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Immigrant Rights Initiative

Introduction

Over the years, the Lawyers’ Committee has advocated on behalf of immigrant populations. It has engaged in litigation to protect the right to vote on behalf of recently naturalized citizens, policy work in support of the DREAM Act, and various forms of advocacy and amicus work. In light of these activities, it became apparent that there was a need for a coordinated initiative solely dedicated to immigrant rights issues.

The Initiative

The Immigrant Rights Initiative (IRI) seeks to increase the Lawyers’ Committee’s work on behalf of immigrant populations via impact litigation, public education, and policy advocacy. The centerpiece of this initiative features a collaboration with the Employment Discrimination Project to develop the Delmarva Migrant Justice program. The IRI team also works with staff in the Lawyers’ Committee’s subject matter projects on issues of common interest.  In addition, the IRI team works on amicus briefs, publishes issue briefs, and organizes forums.

The Lawyers' Committee & Immigrant Rights

The Lawyers’ Committee’s dedication to the defense of immigrant rights stems from its core mission to represent the interests of racial and ethnic minorities, and other victims of discrimination, where doing so can help to secure justice for all. The formation of the Immigrant Rights Initiative recognizes that an attack on immigrant groups is an attack on people of color residing in the United States.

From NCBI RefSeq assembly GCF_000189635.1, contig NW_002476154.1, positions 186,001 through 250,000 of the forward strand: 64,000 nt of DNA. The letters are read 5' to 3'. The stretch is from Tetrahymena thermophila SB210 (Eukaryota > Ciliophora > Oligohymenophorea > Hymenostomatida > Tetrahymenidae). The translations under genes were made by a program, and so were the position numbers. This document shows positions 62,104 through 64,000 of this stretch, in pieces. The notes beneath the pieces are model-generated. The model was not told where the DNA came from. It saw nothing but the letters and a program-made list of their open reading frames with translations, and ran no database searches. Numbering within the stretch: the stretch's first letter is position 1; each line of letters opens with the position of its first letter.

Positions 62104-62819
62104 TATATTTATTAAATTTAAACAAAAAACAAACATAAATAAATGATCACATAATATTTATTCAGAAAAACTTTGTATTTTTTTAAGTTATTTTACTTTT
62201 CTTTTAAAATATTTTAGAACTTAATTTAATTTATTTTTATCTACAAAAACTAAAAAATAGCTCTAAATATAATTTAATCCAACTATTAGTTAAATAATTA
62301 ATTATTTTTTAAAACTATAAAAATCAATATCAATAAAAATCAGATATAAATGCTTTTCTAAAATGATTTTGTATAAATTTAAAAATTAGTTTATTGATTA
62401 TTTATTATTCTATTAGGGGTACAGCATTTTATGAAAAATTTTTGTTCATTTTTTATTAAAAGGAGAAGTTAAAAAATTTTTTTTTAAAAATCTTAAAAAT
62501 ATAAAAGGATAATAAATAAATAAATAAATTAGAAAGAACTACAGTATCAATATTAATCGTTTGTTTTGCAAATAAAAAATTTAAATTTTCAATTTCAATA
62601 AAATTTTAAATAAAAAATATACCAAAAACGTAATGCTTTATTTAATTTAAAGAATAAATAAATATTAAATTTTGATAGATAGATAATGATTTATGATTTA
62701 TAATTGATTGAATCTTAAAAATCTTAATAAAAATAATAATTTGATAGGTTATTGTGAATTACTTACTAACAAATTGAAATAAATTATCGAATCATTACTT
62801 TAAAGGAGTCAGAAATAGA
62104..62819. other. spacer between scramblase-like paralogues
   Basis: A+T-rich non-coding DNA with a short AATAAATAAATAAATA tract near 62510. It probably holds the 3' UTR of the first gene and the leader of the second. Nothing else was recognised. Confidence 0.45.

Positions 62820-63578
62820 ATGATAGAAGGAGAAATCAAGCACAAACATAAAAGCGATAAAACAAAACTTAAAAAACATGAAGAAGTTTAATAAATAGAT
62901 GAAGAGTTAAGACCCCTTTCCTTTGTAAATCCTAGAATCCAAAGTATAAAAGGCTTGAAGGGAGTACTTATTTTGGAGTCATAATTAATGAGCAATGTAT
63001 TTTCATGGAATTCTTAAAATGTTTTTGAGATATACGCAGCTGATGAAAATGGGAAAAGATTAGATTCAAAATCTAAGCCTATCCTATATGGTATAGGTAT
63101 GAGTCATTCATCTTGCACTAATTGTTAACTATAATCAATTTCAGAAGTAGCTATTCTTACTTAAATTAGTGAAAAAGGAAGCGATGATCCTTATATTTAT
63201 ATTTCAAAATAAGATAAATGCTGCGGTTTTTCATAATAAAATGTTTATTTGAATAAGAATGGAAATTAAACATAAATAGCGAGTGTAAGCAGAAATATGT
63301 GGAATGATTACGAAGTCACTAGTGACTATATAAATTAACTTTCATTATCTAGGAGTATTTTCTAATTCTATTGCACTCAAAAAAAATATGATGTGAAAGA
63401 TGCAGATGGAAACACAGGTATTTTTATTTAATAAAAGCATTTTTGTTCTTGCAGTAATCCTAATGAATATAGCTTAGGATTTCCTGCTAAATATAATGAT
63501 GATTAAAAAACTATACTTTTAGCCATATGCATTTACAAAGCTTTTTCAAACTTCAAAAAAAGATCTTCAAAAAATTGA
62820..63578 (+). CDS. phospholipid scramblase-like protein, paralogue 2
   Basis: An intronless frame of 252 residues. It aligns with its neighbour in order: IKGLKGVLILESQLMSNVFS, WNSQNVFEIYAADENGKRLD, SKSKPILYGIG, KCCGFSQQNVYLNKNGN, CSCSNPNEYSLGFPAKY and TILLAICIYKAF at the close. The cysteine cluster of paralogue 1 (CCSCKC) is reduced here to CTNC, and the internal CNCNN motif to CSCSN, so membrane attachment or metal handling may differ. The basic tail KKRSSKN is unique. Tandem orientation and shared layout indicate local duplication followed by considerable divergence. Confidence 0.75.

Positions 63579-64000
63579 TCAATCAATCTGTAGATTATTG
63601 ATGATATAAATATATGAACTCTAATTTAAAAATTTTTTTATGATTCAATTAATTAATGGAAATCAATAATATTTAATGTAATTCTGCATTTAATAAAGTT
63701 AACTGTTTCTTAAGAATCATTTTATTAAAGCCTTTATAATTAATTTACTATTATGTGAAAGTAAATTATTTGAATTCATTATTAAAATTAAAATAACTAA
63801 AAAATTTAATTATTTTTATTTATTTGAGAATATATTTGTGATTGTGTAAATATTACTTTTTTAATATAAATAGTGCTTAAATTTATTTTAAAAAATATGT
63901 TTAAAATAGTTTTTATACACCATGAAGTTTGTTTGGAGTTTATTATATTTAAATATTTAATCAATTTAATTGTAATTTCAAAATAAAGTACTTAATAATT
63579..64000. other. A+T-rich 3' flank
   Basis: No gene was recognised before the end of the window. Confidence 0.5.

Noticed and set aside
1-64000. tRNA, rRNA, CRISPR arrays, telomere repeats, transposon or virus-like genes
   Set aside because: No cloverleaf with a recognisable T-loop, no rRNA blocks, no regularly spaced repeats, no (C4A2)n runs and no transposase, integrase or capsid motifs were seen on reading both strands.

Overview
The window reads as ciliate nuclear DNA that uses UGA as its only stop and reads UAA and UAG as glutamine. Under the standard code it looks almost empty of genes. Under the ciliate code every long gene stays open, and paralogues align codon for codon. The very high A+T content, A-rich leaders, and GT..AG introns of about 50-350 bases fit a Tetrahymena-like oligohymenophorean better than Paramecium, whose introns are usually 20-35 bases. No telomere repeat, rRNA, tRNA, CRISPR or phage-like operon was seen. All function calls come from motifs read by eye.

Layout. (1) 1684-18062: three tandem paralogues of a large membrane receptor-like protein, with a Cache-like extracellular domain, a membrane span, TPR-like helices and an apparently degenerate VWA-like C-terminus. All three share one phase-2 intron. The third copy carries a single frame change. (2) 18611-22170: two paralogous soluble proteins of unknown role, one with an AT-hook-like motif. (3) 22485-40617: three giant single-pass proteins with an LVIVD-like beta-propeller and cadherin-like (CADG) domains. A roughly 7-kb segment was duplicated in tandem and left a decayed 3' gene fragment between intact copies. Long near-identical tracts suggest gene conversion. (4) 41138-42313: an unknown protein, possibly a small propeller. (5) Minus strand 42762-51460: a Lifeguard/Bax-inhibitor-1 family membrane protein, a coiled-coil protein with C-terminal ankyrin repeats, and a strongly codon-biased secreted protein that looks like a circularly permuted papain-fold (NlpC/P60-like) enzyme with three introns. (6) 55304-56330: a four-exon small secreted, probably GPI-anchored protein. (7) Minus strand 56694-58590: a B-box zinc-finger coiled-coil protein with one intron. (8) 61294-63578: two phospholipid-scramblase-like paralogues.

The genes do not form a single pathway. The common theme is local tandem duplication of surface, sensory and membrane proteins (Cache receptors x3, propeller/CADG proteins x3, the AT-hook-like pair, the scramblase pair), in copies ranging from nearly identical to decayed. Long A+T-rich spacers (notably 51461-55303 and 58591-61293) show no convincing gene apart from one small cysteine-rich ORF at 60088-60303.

What Do We Mean By "Immigrants?"

Immigrants are people who travel to the United States from another country and are undocumented or possess some form of temporary lawful status. They also include people who are U.S. Citizens but are treated as immigrants due to skin color, ethnic or racial background, accent, religious affiliation, place of residence, or due to family relation. All of these groups may be discriminated against, harassed, abused or exploited, or otherwise denied civil rights and other protections.

Legal Protections Afforded to Immigrants

Certain fundamental rights found under the U.S. Constitution and the Bills of Rights protect all people in the United States. For instance, Fourth Amendment protections against unreasonable searches and seizures are not exclusive of citizenship or lawful status. Additionally, under many circumstances individuals with temporary or permanent lawful status and undocumented immigrants have the same legal protections afforded to U.S. Citizens, particularly as they pertain to housing, employment, education, and health and public safety laws.

Areas of Work:

Amicus Briefs
Delmarva Migrant Justice Program
Issue Briefs
Immigrant Rights Forums
Litigation 
Parental Readiness and Empowerment Program (PREP)
Public Policy & Press Releases

Practical Progressive - Official Selection 2008